Social Security benefits, both age benefits and disability benefits, are and also are NOT considered “income” within the bankruptcy process in a couple of different ways.
Income is considered in the bankruptcy process both as a measure of a debtor’s eligibility for Chapter 7 (as opposed to Chapter 13) bankruptcy and as a measure of the debtor’s ability to repay creditors some portion of the debt owed to them on monthly average basis.
The first measure is calculated within the framework of the so-called “means test,” about which I have written extensively on this blog, which is both the test for Chapter 7 eligibility and also, in a Chapter 13 context, the barometer of whether the debtor may file a 3-year payment plan or a 5-year payment plan and what the minimum amount the debtor must pay to certain creditors in a Chapter 13 payment plan must be.
For purposes of this means test, Social Security benefits have been specifically stated in the US Bankruptcy Code to be NOT calculable as “income.” In other words, in the means test, all of your income from every source for the past 6 months is calculated to produce an average income number—except for Social Security. Thus, a debtor whose income is primarily derived from Social Security is much more likely to be eligible for a Chapter 7 bankruptcy than a debtor whose income derives from employment or other sources.
The second measure of income, however—the ability to repay creditors—does calculate Social Security benefits as monthly income to be compared with monthly household expenses. In a Chapter 7, the purpose of this comparison is a determination of whether the debtor is filing a Chapter 7 bankruptcy petition in “good faith,” which is to say, whether the debtor actually does have enough money on a monthly to basis to pay his or her debts. In a Chapter 13, the difference between monthly income and monthly expenses is also the basis for calculating the Chapter 13 plan payment. In a Chapter 7, Social Security is, in Michigan, simply calculated as income for this purpose.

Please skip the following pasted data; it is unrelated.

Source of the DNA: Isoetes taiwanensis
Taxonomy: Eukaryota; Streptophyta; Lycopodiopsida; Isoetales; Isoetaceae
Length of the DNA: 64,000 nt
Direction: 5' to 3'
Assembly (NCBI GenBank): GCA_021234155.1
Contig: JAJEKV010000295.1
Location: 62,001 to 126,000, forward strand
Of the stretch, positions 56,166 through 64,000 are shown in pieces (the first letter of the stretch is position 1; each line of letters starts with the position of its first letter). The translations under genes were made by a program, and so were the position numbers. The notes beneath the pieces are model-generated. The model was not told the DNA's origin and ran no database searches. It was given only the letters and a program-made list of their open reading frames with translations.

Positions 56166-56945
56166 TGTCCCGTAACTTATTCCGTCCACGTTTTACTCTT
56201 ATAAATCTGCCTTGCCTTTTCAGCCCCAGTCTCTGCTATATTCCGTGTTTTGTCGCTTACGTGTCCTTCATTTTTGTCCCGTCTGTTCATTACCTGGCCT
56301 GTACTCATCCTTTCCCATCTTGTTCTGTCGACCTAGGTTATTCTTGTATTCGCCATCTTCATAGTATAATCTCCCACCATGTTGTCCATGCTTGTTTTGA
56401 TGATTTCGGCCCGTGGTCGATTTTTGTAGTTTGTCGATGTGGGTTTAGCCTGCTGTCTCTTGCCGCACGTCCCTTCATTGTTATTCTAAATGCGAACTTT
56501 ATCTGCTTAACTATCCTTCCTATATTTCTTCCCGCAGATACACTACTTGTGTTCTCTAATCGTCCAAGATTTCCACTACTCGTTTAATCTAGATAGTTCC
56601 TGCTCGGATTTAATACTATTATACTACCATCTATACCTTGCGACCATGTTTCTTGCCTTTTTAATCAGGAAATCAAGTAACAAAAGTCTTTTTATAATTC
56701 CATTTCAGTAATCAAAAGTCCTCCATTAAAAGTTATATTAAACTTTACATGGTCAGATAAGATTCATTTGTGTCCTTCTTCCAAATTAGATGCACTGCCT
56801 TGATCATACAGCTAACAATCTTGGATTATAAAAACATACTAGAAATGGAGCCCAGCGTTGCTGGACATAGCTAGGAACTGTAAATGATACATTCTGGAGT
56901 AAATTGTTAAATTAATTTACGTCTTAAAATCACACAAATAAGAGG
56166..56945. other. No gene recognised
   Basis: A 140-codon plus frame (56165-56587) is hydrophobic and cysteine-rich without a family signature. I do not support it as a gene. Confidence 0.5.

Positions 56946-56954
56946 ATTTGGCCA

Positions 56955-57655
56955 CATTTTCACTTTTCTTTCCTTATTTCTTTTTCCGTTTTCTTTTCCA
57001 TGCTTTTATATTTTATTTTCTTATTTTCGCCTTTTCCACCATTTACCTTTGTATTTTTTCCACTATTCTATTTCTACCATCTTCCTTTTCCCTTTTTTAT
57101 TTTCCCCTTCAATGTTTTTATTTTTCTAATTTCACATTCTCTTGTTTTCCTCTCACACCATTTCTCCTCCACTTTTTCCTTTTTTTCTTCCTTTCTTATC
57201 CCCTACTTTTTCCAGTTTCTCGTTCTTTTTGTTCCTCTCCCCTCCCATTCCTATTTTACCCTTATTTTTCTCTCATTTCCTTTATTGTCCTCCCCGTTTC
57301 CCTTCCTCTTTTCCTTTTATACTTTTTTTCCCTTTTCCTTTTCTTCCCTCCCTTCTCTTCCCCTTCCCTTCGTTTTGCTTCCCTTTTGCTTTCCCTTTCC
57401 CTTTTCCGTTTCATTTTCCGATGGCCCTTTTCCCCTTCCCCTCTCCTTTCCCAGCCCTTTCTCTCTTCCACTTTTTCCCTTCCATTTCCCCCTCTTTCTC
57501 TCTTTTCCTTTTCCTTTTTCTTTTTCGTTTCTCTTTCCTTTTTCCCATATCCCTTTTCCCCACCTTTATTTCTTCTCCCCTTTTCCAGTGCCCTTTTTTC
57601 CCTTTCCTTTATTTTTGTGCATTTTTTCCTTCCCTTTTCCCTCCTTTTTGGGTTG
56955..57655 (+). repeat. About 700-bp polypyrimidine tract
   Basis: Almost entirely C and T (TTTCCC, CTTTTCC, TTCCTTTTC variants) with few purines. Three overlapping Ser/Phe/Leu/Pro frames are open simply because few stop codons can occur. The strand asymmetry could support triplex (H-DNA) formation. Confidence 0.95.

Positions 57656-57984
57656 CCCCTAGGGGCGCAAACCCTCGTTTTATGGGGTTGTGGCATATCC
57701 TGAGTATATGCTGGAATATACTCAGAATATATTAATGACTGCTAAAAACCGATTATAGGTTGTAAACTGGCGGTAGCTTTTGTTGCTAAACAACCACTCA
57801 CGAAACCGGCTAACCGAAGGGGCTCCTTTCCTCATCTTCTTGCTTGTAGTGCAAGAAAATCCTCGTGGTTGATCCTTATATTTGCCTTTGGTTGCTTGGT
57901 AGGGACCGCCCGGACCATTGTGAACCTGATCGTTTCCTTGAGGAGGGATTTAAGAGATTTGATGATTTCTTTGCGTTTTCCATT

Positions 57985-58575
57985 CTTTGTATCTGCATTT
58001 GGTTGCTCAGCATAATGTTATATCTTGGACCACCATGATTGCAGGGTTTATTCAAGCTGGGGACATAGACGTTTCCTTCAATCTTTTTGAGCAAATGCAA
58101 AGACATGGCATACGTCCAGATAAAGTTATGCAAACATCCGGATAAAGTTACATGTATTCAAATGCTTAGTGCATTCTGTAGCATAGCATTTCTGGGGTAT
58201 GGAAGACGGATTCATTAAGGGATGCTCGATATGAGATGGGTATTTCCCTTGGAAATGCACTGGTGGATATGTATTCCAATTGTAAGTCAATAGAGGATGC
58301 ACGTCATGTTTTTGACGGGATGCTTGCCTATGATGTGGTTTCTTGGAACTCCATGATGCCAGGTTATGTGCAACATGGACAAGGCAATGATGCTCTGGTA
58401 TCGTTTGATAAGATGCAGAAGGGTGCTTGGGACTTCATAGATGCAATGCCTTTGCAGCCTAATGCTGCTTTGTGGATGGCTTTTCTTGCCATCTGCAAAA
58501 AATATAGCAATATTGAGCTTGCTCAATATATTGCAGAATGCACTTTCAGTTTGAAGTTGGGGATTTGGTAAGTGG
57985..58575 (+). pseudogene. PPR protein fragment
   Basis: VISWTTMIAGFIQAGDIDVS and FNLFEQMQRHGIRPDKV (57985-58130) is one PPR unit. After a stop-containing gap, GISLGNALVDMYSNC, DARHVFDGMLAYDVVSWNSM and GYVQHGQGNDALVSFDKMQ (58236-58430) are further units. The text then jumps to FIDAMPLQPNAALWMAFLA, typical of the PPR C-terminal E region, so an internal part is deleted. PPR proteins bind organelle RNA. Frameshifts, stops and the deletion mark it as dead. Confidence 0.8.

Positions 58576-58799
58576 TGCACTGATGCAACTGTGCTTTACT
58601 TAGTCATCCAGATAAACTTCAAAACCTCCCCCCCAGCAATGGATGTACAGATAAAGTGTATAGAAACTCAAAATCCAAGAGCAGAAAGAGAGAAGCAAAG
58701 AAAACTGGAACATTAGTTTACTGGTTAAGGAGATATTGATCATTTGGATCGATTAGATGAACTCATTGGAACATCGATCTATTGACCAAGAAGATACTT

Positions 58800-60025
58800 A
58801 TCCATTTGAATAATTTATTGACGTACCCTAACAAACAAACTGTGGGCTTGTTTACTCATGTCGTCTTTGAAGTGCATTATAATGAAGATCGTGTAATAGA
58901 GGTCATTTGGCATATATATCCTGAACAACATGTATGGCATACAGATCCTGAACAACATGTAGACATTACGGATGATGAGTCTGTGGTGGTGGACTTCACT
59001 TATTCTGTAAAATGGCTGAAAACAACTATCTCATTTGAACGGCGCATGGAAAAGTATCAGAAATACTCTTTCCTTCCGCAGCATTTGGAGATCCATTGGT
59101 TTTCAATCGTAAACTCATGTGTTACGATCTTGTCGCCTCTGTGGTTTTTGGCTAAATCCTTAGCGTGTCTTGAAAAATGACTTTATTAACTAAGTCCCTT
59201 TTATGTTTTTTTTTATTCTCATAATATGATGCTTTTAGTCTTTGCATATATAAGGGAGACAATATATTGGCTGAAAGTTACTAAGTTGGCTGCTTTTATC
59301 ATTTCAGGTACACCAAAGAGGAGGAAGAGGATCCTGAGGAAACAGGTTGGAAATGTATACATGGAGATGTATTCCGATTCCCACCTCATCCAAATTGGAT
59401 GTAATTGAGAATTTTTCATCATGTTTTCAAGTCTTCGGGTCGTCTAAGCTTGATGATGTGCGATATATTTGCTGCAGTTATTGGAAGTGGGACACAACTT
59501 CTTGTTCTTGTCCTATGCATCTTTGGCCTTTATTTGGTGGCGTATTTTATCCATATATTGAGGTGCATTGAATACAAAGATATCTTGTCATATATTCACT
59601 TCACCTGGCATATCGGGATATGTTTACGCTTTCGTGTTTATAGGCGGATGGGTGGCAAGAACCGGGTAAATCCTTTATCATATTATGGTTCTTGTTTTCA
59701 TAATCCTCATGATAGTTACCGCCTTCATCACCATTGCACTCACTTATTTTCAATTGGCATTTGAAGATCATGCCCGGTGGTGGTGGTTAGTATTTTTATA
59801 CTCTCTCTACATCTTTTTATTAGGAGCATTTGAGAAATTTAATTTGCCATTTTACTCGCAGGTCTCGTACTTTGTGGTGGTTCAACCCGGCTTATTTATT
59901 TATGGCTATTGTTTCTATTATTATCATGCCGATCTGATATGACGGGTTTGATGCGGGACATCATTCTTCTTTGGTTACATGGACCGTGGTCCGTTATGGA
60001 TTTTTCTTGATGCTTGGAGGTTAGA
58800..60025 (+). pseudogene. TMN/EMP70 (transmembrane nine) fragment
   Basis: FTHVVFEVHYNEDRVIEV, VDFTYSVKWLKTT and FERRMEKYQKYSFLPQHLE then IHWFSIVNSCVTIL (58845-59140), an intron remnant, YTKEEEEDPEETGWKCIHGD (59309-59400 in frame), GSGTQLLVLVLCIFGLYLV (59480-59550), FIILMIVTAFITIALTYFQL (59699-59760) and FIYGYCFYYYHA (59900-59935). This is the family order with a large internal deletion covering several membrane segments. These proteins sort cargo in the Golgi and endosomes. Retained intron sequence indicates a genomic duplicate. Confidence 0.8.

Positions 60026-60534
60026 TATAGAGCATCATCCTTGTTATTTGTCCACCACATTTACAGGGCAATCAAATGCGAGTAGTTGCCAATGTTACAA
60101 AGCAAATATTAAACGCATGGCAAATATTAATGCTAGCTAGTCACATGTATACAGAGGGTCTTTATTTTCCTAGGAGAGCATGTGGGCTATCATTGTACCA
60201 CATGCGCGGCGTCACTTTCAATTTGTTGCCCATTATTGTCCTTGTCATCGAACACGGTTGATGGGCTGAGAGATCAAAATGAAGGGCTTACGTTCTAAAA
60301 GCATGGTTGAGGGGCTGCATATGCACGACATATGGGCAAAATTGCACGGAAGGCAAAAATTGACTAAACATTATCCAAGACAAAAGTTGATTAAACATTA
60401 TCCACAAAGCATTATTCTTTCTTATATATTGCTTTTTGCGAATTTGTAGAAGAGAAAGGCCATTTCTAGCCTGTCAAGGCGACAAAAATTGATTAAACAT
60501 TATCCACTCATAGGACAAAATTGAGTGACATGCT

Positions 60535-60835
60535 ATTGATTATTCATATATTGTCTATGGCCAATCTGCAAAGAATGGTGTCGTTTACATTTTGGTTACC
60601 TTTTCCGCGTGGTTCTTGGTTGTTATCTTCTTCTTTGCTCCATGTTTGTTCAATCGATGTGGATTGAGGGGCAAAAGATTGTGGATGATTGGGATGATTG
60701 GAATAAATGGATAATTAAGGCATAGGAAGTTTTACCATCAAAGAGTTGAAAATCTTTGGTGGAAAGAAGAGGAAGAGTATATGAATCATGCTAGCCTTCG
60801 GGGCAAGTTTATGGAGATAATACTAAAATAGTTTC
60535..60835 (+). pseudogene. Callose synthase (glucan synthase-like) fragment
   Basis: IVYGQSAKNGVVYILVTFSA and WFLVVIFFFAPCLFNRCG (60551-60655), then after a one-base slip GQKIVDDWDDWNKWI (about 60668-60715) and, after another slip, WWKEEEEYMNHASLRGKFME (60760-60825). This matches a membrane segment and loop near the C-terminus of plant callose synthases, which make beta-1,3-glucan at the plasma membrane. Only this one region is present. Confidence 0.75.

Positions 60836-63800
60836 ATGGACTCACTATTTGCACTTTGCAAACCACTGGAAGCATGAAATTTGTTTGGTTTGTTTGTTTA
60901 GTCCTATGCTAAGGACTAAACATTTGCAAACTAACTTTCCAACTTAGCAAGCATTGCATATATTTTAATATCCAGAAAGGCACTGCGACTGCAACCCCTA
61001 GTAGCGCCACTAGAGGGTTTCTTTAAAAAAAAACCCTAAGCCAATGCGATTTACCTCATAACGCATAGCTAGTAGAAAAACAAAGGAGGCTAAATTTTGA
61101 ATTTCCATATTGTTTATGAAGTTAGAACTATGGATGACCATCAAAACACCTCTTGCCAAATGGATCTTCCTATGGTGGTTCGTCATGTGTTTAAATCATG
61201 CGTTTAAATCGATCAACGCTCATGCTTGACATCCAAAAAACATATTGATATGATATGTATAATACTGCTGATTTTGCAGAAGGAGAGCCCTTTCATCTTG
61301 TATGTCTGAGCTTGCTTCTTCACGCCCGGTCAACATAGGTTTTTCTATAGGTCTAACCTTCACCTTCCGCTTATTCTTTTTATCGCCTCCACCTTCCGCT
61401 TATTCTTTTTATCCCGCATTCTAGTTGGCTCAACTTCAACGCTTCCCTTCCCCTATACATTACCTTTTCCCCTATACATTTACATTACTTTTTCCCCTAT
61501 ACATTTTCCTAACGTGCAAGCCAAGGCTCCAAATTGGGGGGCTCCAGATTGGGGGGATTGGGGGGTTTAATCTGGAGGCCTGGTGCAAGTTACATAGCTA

In some federal judicial circuits around the US (the Eighth Circuit in particular), Chapter 13 debtors are allowed to remove from inclusion in a Chapter 13 plan payment income derived from Social Security as a result of judicial decisions reached in those circuits. Here in the Detroit, Michigan area, we are in the Sixth Circuit, and the Sixth Circuit has not reached this conclusion as yet. (One of the only judicial decisions in Michigan–in the Western District on the other side of the state than the Eastern District within which Detroit and surrounding counties rest—on the subject reached a somewhat opposite conclusion, in fact, holding that the fact that the income was derived from Social Security was one of several factors only to be considered in assessing a debtor’s “good faith”.)
In short, Social Security is NOT income on one hand, but it is income on the other. Sound confusing? Bankruptcy is not for the faint of heart, and such distinctions are a key reason why an experienced bankruptcy attorney should always be used if pursuing the remedy of bankruptcy.
If you are a southeast Michigan resident and are considering filing for bankruptcy, please contact me at (866) 674-2317 or email@example.com to schedule a free, initial consultation.